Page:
As if Zero Dark Thirty needed more controversy, ABC News is now reporting that Under Secretary of Defense Michael Vickers is under investigation for leaking sensitive information to the filmmakers. "Specifically, Vickers is said to have disclosed to the filmmakers the identity of a member of SEAL Team Six -- though not a member of the team that conducted the raid on Osama bin Laden's compound," says ABC's Jake Tapper. This is potentially a big deal for said SEAL Team Six member, who could be targeted by terrorists, but it's also a bit of a boondoggle for the Pentagon, where state secrets definitely aren't supposed to be exposed for the good of the entertainment industry.
Along those lines, the Pentagon is downplaying the investigation. One of ABC's sources said that those at the Defense Department "really don't think this will amount to anything," while another said that it was "appropriate for department officials to work with the entertainment industry to try to inform how stories are told -- especially those associated with one of the greatest intelligence and military successes of a generation." However, the very idea that Pentagon officials were more closely involved in making the film than they should have been will surely throw up a lot of red flags with the American public. It could also add to the collective outrage over the some of the film's scenes, which critics say glorify torture and even inaccurately portray how the events really played out.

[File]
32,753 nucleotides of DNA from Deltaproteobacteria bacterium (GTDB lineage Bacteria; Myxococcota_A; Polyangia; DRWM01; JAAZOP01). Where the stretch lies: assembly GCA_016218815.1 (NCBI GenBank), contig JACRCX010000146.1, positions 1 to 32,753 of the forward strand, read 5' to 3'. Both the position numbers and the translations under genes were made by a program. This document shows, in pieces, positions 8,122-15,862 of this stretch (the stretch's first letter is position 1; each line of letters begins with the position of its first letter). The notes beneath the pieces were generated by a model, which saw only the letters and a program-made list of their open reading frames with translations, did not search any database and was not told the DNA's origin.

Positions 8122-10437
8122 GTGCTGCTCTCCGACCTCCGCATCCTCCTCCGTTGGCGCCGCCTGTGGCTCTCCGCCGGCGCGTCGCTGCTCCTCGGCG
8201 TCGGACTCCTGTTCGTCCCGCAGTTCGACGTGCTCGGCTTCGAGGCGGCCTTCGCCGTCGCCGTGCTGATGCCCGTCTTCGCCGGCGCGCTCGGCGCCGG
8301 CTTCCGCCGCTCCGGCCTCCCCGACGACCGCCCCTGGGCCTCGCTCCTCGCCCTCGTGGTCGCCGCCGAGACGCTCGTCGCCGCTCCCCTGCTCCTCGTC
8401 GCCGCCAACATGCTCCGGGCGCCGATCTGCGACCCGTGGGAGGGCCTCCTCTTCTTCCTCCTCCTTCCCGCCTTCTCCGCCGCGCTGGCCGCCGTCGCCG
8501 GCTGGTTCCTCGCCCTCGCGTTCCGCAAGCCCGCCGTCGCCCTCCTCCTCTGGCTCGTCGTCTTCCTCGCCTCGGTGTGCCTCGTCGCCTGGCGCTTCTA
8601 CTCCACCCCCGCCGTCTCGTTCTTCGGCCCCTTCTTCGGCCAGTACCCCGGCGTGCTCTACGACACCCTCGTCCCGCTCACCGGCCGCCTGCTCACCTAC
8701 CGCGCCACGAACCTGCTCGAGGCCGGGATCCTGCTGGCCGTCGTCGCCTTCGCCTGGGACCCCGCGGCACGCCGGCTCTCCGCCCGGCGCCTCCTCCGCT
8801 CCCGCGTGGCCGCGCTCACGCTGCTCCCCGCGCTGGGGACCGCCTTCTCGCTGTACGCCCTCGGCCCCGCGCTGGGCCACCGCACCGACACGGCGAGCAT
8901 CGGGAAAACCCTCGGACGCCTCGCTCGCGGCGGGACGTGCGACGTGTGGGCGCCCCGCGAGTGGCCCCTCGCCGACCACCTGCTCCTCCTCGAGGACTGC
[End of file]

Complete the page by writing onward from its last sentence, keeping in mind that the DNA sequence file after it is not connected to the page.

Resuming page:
Those are sort of the best case scenarios. The worst thing that could happen would obviously be that the exposed SEAL Team Six member and his family could be hunted down. This is exactly what SEAL Team Six members are afraid of, according to a Fox News report from September. Take it from a mother of Aaron Vaughn, a SEAL Team Six member who was killed last year in Afghanistan and later publicly identified. "They spend their entire lives in this code of secrecy and privacy, and … they do not want attention," said Karen Vaughn. Of the government identifying SEAL Team Six soldiers, Aaron's father Billy said simply, "We elect them, we look to them to take care of the best interests of the American citizen, and especially the warrior. And I believe what the administration did then, I believe it was criminal."
This article is from the archive of our partner The Wire.
We want to hear what you think about this article. Submit a letter to the editor or write to firstname.lastname@example.org.